I thought that the poster was talking about X-10 controllers that control electrical/electronic devices via serial.

I don't think it is practical to support those with out a LOT of work. You would have to program a script (or XBMC itself) to directly access a COM port, and this would limit our support to Linux and Windows.

If we use one of the Internet devices, not only do we not have to bother with accessing our machine hardware, we don't have to plug it in to our XBMC machine at all. (an X-10 controller that is controlled by serial would have to be plugged-in to our XBMC machine, in addition to us having to learn how to format and send the appropriate commands to it.)

Finally, the device with the built-in web server (the insteon 2412N) would support all XBMC platforms, including MacOS and Xbox.

I'll try to purchase one and see if I can list the form commands that need to be sent to it.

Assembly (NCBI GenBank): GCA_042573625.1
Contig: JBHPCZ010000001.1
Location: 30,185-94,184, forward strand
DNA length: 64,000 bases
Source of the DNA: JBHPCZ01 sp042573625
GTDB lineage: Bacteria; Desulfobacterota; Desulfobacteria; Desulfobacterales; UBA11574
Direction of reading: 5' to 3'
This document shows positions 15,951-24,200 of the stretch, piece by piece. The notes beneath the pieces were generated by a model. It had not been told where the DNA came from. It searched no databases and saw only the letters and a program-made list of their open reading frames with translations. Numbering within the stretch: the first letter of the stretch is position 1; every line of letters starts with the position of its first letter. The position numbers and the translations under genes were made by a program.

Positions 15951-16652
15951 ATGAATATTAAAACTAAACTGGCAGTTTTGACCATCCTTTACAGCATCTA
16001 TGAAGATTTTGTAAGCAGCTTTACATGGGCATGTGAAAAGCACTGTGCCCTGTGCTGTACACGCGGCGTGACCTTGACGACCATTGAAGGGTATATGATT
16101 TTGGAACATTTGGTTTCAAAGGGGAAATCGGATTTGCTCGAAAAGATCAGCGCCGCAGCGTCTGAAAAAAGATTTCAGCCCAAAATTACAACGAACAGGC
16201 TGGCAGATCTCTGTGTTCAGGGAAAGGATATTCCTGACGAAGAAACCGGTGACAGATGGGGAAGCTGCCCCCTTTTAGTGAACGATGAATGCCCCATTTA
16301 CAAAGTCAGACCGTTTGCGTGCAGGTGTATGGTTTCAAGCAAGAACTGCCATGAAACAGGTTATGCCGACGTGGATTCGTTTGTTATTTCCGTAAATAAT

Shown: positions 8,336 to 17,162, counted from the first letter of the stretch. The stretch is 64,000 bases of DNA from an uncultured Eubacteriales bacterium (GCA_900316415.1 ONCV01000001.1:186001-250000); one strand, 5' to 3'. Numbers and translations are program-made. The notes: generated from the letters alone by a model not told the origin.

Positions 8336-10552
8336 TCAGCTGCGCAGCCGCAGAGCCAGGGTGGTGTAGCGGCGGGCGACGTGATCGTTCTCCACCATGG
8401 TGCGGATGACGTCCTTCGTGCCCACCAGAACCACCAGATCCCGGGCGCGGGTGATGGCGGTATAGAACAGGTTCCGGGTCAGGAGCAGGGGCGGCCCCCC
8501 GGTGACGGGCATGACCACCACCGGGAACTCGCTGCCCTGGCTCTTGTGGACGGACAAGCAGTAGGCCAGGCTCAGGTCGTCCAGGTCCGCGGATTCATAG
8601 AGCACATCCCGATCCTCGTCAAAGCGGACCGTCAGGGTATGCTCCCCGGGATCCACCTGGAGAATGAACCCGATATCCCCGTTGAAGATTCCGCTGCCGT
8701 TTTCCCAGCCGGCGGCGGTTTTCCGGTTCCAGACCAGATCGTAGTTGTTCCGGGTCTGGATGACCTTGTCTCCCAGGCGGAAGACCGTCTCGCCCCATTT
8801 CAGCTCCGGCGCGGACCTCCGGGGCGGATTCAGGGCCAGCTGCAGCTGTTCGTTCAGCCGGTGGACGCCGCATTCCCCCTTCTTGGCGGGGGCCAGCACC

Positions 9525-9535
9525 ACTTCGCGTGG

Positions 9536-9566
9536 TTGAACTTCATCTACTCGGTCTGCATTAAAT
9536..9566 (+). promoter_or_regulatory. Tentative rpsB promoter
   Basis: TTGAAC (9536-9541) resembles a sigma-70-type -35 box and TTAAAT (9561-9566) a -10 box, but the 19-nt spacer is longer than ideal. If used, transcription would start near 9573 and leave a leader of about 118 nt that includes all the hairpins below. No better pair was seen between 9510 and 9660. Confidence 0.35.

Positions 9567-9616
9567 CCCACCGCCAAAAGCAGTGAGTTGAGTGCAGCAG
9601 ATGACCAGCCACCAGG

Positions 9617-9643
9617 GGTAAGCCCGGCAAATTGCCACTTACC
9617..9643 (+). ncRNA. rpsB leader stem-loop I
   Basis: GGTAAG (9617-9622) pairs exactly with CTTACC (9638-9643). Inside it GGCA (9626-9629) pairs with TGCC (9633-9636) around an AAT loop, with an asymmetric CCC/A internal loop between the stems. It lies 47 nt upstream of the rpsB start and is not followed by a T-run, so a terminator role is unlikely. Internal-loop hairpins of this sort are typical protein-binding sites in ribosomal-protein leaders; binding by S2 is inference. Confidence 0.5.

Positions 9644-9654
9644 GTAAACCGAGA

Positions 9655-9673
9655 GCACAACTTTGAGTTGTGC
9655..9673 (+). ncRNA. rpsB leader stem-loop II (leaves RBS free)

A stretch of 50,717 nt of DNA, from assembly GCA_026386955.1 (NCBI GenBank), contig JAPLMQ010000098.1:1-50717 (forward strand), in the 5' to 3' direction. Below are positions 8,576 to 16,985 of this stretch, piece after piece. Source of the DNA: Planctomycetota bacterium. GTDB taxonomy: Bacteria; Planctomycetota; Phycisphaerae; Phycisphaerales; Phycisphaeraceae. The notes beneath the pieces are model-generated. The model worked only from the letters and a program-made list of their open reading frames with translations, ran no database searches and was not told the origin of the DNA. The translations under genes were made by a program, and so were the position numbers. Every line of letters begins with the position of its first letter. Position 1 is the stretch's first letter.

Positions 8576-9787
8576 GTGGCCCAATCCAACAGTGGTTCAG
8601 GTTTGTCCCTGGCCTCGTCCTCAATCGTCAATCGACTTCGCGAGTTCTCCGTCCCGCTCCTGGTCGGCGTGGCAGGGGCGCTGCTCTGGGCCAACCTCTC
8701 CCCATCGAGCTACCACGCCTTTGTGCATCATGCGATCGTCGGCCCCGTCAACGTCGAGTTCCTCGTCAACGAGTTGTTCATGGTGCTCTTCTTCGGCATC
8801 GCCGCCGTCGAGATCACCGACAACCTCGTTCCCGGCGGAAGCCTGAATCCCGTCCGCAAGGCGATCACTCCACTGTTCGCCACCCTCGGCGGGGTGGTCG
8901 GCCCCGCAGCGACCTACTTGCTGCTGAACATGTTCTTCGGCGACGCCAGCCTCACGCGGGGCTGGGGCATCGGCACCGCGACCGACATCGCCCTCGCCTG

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miamiwice Offline
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Post: #28
Most lighting control that's out there is serial because it was developed several years ago for home automation systems that only communicated serially. Upb x10 and several others use it. The powerline adapters used for these are serial. All they would have to do is make the adapters with a network interface but their main market is home automation. The newest versions coming out usually are tcp/ip or udp based, so I'm sure there's a lot more to come, but right now there is a HUGE serial controlled installed base.